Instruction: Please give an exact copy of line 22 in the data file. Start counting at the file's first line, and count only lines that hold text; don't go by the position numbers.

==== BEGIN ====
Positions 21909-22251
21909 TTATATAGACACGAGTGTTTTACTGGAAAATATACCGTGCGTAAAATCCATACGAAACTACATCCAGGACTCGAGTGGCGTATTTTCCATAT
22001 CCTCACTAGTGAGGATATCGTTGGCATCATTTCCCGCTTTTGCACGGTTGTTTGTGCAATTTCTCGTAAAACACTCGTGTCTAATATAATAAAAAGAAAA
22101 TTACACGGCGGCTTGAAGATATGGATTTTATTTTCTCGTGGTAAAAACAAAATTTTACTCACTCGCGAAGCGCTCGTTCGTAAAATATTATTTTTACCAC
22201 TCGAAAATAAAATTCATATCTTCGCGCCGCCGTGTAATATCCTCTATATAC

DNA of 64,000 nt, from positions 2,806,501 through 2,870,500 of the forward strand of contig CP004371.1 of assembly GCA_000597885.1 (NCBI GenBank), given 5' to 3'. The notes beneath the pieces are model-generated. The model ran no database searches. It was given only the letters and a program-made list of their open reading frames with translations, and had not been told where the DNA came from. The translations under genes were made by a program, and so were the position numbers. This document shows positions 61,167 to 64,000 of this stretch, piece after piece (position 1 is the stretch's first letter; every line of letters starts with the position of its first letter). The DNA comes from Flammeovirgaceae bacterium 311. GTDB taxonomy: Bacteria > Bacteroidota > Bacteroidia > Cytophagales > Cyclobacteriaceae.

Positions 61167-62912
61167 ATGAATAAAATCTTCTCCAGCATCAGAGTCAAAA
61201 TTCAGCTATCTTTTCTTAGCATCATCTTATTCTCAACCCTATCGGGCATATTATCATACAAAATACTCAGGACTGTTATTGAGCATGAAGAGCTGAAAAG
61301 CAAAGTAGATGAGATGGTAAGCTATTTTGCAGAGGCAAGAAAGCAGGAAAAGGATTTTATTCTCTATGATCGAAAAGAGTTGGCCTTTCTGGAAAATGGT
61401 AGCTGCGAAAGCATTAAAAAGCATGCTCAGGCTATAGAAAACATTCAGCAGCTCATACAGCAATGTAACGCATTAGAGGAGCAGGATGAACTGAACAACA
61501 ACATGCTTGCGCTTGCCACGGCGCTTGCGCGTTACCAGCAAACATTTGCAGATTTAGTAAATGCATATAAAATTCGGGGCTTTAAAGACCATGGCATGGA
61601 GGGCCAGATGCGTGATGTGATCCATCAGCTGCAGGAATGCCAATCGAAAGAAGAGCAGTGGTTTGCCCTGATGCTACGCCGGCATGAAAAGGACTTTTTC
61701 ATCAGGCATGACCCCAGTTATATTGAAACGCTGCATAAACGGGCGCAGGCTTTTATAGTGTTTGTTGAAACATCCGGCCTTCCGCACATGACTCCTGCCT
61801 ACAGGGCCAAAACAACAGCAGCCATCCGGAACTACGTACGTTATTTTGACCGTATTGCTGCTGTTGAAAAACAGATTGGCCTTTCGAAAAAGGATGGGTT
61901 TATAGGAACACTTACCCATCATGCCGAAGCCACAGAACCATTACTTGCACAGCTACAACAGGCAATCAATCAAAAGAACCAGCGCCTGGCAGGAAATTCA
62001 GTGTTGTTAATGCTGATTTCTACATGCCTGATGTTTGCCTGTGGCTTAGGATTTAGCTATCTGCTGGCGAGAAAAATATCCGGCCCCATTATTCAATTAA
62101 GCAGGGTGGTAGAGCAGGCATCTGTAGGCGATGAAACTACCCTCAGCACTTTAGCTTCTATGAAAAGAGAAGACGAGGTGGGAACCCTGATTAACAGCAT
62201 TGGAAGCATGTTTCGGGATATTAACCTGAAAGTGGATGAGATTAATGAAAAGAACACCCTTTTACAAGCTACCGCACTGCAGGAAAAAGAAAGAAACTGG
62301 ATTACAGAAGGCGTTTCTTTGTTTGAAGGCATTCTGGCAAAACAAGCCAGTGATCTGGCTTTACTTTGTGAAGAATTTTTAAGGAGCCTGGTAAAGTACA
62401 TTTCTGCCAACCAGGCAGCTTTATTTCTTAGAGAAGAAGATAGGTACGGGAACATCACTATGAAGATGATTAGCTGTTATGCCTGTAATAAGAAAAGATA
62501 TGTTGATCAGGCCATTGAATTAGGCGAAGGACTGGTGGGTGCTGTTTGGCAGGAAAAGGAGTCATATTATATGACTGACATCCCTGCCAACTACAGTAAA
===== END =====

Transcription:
62501 TGTTGATCAGGCCATTGAATTAGGCGAAGGACTGGTGGGTGCTGTTTGGCAGGAAAAGGAGTCATATTATATGACTGACATCCCTGCCAACTACAGTAAA